The Day The Music Died

“I can’t remember if I cried when I read about his widowed bride…but something touched me deep inside…the day…the music…died…”

Don MacLean wrote American Pie in 1971 about the 1959 plane crash that took the lives of Buddy Holly, Ritchie Valens and The Big Bopper. Those three musicians (especially Holly) were some of the most influential of their time and their passing was monumental; probably the saddest event in the history of music.

On Wednesday when Steve Jobs lost his battle with pancreatic cancer, the music died; a much louder, more beautiful, more inspirational, far-reaching music than the world had ever heard.

What I can’t believe is how torn up I am about this. I mean, when I heard he had passed I was shocked and then re-reading all his unbelievably inspirational quotes and seeing iconic images of him I started to feel genuinely sad like a friend had died. Finally, on Thursday I went to Apple’s homepage and honestly shed a tear when this is all that was there.

Wow. He’s really gone. He was so other-worldly I guess I just assumed he’d never leave us. But in the end, the pancreatic cancer he had no way of fixing or making better (as he did with everything he ever touched) took his life after a mere 56 years. I guess I write this because I want you to know what he and his innovations have meant to me my entire life. He wasn’t just some guy to me, he was a true inspiration; a hero.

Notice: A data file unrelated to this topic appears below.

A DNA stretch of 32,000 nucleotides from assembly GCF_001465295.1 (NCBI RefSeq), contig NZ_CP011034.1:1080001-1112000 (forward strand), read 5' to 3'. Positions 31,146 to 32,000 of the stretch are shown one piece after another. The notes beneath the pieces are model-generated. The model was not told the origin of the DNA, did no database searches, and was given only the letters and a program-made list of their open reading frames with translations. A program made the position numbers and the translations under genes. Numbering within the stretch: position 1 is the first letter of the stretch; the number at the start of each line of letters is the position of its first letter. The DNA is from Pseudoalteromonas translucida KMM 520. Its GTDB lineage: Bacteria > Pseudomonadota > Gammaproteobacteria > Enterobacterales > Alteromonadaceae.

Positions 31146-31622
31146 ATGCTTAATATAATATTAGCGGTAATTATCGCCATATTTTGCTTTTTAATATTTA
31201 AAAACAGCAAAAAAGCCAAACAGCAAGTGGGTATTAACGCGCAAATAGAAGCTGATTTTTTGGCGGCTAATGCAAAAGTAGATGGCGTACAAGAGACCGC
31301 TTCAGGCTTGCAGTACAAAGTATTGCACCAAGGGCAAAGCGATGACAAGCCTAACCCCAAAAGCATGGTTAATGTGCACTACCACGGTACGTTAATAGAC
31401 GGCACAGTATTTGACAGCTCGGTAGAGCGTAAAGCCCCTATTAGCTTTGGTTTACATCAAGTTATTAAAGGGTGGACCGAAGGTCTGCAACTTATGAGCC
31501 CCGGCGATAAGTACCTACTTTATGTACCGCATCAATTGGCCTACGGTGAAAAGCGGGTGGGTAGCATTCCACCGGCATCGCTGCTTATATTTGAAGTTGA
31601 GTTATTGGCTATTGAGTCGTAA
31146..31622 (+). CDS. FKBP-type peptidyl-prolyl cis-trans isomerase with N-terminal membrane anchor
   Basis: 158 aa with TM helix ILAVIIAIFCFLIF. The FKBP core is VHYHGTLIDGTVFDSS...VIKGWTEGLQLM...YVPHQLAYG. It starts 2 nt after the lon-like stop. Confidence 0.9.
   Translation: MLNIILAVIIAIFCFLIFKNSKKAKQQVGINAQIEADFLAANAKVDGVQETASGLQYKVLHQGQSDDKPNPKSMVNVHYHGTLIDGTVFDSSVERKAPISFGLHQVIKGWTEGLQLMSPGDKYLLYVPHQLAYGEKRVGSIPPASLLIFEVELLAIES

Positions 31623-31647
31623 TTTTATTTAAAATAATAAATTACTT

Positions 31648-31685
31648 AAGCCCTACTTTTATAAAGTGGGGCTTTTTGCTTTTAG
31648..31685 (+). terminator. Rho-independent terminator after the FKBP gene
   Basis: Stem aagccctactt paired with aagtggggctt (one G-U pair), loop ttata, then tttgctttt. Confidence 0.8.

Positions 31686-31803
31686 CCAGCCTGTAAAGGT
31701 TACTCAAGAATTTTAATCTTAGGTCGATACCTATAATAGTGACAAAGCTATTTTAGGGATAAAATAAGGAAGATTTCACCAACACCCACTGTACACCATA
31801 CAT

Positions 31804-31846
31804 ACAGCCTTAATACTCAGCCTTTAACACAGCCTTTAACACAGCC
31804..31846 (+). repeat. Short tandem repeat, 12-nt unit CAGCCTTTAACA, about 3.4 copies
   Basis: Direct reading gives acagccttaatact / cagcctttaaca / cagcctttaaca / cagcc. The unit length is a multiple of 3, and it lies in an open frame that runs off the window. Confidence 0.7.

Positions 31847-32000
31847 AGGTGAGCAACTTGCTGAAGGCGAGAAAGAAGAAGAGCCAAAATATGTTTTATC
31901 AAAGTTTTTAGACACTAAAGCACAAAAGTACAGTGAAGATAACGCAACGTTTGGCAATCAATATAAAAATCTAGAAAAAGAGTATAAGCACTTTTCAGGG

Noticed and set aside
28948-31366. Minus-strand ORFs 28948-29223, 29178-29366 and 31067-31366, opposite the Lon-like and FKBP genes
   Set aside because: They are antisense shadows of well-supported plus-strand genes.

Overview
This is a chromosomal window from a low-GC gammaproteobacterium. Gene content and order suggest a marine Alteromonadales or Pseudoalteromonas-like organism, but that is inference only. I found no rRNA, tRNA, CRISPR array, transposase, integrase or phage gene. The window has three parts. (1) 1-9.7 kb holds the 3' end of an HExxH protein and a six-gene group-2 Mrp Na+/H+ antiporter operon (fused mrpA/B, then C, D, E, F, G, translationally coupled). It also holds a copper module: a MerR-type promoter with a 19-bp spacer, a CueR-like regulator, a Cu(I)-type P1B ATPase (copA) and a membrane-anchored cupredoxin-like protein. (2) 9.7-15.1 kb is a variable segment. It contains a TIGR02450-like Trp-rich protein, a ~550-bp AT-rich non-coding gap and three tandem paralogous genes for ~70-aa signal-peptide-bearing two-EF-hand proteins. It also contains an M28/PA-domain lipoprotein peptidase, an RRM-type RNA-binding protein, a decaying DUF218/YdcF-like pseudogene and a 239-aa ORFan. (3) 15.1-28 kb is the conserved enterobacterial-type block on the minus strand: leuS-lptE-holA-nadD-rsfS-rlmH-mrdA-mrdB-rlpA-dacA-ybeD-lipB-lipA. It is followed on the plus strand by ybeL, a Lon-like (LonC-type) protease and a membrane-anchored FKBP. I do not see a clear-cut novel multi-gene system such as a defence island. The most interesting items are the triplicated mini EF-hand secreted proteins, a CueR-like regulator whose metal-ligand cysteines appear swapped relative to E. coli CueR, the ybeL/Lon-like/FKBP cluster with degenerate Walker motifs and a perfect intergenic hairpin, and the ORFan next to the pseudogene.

An Apple IIe was the first computer I ever used with it’s black and green screen and I fell in love with Oregon Trail and simple word/math games in elementary school. My Dad bought the first Macintosh where I first played with this new device called a “mouse” and painted the crappiest drawings you’ve ever seen with the spraycan or pencil tools in MacPaint. I remember what a huge deal it was in junior high when the school got an entire computer lab of Apple IIgs’ with their rad color screens! Yes, I was raised on Apple computers and I loved them. What Apple did for education was monumental. The long-running joke had always been that Apple computers were for education and graphic designers but where would I/we be without Apple’s contributions to education?

I switched my life over to 100% apple about 4 years ago and I’ve never looked back. As I type this on my iMac and navigate with my Magic Mouse, listening to a podcast downloaded through iTunes and backing it up on the Time Capsule which also acts as my router I’m checking a text I just received on my iPhone and sending someone an email using my me.com email address and will be heading out later with my Macbook Air to meet someone to discuss business plans. So yeah, you might say that I am a big fan of the products and services Apple offers and with good reason: they are the best.